The Electronic Frontier Foundation discovered that the majority of Android devices were leaking Wi-Fi connection history data to anyone within range.
This location history contains the names of Wi-Fi networks that the device has been connected to in the past. While it may contain cryptic names, it may also contain names such as "Home", "London Heathrow Airport" or "Tom's Mancave" that can be easily identified location-wise.
The feature that makes this possible was introduced in Android 3.1 Honeycomb. It is called Preferred Network Offload (PNO) and its purpose is to allow Android phones and tablets "to establish and maintain Wi-Fi connections even when they're in low-power mode" to extend battery life and reduce mobile data usage.
Not all devices leak SSID information though. Apple's iPhone, Amazon's Kindle Paperwhite, the HTC One Mini or the Samsung Galaxy S4 don't leak the information, while Google's Nexus 4 and 5, the HTC One or the Samsung Galaxy Nexus do.
What you can do about it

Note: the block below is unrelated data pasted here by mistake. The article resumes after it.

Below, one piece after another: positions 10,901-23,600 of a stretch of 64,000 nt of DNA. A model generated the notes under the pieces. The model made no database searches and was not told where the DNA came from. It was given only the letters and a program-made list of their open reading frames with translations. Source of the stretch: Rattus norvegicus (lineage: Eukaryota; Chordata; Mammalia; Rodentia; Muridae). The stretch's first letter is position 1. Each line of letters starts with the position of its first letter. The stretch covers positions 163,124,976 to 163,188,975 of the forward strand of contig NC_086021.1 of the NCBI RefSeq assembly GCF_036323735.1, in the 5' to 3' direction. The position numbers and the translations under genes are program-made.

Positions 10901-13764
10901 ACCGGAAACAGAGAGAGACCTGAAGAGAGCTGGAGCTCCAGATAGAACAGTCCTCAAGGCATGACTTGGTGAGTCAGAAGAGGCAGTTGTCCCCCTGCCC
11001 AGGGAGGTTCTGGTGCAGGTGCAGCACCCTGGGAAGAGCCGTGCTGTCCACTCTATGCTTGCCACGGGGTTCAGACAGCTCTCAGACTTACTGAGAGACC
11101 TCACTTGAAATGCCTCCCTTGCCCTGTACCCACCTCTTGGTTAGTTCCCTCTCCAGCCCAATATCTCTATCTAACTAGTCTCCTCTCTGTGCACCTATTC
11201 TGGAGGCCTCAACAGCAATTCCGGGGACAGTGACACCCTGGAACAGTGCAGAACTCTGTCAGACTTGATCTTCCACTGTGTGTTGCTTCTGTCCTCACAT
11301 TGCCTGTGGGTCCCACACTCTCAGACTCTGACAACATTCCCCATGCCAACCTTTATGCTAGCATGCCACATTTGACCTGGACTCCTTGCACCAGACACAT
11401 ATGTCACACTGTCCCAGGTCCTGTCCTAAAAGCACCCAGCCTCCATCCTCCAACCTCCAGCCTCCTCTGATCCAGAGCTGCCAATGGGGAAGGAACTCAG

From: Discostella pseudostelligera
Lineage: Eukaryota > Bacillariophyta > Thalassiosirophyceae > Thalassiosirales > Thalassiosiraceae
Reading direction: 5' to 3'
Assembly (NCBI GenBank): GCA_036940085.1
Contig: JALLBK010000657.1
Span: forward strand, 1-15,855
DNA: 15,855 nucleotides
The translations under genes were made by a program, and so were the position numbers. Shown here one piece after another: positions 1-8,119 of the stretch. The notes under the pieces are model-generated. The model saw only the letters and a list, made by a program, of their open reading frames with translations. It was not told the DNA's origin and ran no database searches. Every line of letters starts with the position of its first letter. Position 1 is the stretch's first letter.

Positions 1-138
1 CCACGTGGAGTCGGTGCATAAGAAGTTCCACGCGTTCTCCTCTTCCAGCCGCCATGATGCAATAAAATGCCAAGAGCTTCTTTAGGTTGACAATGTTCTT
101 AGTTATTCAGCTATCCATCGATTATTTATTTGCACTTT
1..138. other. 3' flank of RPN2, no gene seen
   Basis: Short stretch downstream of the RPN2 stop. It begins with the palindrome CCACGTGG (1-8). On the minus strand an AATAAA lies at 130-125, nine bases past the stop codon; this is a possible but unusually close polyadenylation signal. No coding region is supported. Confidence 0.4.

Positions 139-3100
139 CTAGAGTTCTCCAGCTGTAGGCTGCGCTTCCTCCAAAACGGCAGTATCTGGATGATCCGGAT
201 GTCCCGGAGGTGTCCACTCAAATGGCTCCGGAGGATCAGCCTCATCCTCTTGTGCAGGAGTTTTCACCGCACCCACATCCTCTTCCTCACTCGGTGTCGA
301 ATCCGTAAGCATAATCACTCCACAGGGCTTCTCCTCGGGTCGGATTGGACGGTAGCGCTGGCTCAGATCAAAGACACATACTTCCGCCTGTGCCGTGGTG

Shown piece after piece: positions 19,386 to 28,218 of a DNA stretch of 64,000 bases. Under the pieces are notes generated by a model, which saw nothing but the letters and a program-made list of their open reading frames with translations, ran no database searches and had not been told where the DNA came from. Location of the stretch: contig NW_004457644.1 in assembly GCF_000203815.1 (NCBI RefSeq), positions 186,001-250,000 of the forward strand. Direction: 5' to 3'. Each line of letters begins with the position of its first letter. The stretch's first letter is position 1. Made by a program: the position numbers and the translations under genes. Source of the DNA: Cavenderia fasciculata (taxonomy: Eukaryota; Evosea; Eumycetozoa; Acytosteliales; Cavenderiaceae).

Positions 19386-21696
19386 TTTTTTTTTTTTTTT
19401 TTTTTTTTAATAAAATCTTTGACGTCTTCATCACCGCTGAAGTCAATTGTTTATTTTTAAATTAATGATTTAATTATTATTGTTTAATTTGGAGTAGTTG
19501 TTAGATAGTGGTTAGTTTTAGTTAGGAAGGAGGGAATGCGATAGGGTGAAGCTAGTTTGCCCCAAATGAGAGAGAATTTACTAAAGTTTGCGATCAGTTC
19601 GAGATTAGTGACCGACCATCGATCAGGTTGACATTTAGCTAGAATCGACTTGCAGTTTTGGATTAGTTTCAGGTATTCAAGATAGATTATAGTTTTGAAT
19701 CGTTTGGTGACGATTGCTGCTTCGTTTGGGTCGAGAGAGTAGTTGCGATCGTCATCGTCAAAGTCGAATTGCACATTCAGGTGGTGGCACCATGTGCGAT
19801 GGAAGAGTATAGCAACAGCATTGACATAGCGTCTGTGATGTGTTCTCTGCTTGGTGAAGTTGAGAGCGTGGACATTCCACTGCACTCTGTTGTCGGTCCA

There is unfortunately not a lot that you can do about it. Google has created a fix for the issue according to the EFF but it will take a while before it lands on user devices.
There are however some options in regards to Wi-Fi settings on Android devices that lock down the phone at least partially.
Note: The device used to demonstrate this is a Moto G running Android 4.4.2. Menus, names and options may differ depending on the version of Android and the manufacturer of it.
The Wi-Fi Settings
Tap on Settings and then on Wi-Fi in the settings menu. Here you find a list of all wireless access points in the vicinity, and whether your phone is connected to a wireless network at that time.
Locate the settings icon in the lower right corner of the screen, tap on it, and select advanced from the context menu that opens up.
Here you find several interesting options in regards to privacy:
- Keep Wi-Fi on during sleep - The EFF recommends to turn this feature off which will block the history leaking on some -- but not all -- Android devices. It did not work on a Motorola Droid 4 for example as the EFF points out.
- Scanning always available - If turned on, which it is by default, it allows Google's location service and other apps that make use of the feature to scan for networks, even if Wi-Fi is turned off.
Modifying the settings may block the information from being transmitted on some phones but not on all. You may want to consider disabling Wi-Fi whenever it is not in use. While you can do so manually each time, using apps such as Screen Off Wifi Off assist you in this by doing so automatically.